We don't need other countries to prove gun laws work. Our own states show the same thing.

As the U.S. grapples with a return to mass shootings, debates about gun legislation have once again taken center stage. Mass shootings tend to be a catalyst for these conversations, but they're actually only one part of the issue. The U.S. is a total outlier among high-income nations when it comes to gun violence in general. No other country even comes close to our gun death rates.

One of the most common arguments against gun legislation is that gun control laws simply don't work. Criminals don't follow laws, restrictions just punish responsible gun owners, etc.

We often look to other nations that have gun laws that appear to work. Comparisons between nations is tricky, though, and we don't even have to do that. We have plenty of evidence that gun laws work right here in our own country.

(I hear the "What about Chicago?!?" question echoing already—I promise, we'll get to that in a minute.)

In the U.S., most gun laws exist at the state level, so we have 50 sets of data we can examine to see how effective these laws are. The fact that there are no border checks between states muddies the waters a little bit (Chicago being a prime example—again, we'll get there in a minute), but there actually are significant differences in gun death rates between states.


For example, in 2019, Massachusetts had a firearm mortality rate of 3.4 deaths per 100,000 population. Alaska had 24.4 per 100,000—a full eight times higher. And the next two states on both ends come in at 3.9 and 24.2, so it's not like Massachusetts and Alaska are outliers. The death rate pretty steadily increases as you go down the firearm mortality rate list, which you can see from the CDC here.

So what does this have to do with gun laws? Well, let's take a look at the states with the highest and lowest gun death rates and see how they stack up against the gun laws in those states. (These gun law rankings come from the pro-second amendment AZ Defenders' list of "Best States for Responsible Gun Owners," based on how loose or how strict state gun laws are. The rankings for gun death rates come from the CDC.)

Among the top 10 states for strict gun laws, the top seven of them are also the top seven states for lowest gun death rates. If that's a coincidence, it's a pretty big one.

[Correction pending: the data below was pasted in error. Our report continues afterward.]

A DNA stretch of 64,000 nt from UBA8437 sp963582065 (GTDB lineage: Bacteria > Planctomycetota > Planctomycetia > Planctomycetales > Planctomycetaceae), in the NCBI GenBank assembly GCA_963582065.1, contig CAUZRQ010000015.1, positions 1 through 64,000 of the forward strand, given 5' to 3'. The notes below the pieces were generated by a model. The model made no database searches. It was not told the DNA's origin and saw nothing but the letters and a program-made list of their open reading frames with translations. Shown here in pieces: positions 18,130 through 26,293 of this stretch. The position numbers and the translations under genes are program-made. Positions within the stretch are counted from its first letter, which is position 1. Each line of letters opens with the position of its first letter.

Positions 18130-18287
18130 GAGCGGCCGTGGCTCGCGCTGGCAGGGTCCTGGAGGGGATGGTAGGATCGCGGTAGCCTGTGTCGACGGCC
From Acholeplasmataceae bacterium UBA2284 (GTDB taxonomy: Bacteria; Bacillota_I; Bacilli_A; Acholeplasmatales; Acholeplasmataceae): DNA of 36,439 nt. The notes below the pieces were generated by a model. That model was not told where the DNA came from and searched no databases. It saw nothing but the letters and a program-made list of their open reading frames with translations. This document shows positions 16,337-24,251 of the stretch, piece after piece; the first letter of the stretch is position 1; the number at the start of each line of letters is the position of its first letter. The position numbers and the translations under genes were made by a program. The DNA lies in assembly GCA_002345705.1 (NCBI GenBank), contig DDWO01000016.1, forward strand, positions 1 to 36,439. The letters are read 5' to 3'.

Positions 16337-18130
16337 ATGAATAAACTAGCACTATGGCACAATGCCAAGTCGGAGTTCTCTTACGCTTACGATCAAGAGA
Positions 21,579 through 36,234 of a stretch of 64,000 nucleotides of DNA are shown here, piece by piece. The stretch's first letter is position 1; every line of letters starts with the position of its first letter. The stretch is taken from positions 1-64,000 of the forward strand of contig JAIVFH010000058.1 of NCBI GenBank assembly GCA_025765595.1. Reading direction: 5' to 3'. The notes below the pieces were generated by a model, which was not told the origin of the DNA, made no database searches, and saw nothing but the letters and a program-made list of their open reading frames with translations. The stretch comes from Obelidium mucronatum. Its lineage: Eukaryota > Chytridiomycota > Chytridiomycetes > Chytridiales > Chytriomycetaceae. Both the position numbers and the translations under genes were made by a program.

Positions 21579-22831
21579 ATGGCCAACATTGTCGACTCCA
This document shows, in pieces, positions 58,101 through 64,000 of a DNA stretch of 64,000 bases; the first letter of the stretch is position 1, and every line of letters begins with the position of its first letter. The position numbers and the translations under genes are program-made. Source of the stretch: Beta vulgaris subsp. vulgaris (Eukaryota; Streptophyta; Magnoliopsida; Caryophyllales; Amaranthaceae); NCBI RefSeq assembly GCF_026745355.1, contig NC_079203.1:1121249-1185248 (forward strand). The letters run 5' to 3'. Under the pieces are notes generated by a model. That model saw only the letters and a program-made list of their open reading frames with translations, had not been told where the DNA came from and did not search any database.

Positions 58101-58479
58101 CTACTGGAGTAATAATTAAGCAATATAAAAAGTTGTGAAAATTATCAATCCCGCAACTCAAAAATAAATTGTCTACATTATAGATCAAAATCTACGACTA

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What about the states with the least restrictive gun laws? Of the top 10 on that list, five of them are also in the top 10 for highest gun death rates.

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If you directly compare all 50 states based on of strictness of gun laws and gun death rates, the pattern couldn't be clearer. States with stricter gun legislation tend to have lower gun death rates and vice versa.

It's also worth noting that states we might expect to have high gun death rates because of their big urban centers—namely New York and California—actually have some of the lowest gun death rates in the country. And states that have mostly rural populations have the highest gun death rates. Huh.

Don't those rural states just have more guns, though? Well, yes. There is a clear correlation between the rate of gun ownership and the rate of gun deaths by state as well. (Which pretty much nixes the "If everyone had a gun, we'd all be safer" argument.)

But aren't a lot of those numbers suicides? Yes. Nearly two-thirds. Guns are absolutely the most immediate and lethal method of ending one's life, and the mere presence of a firearm in the home dramatically increases the chances of dying by suicide. Gun ownership is considered a risk factor for suicide, so if we want to reduce both suicides and gun death rates overall, we need to be honest about how the ubiquitousness of guns in the U.S. contributes to both problems and do what we can to mitigate it.

Based on the stats we've seen here, if we want to lower gun death rates in the U.S., we should either enact federal gun legislation or try to reduce the number of guns overall somehow. Personally, I think the former is preferable and more realistic.

What about Chicago, though? Don't they have super strict gun laws and super high gun death rates?